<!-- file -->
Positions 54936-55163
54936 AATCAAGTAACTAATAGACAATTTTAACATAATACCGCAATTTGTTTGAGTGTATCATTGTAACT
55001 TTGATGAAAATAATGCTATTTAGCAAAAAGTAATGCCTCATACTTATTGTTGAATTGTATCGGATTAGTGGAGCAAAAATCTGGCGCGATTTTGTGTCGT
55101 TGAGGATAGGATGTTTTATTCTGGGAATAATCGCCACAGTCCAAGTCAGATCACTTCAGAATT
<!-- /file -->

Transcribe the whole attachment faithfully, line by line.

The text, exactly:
Positions 54936-55163
54936 AATCAAGTAACTAATAGACAATTTTAACATAATACCGCAATTTGTTTGAGTGTATCATTGTAACT
55001 TTGATGAAAATAATGCTATTTAGCAAAAAGTAATGCCTCATACTTATTGTTGAATTGTATCGGATTAGTGGAGCAAAAATCTGGCGCGATTTTGTGTCGT
55101 TGAGGATAGGATGTTTTATTCTGGGAATAATCGCCACAGTCCAAGTCAGATCACTTCAGAATT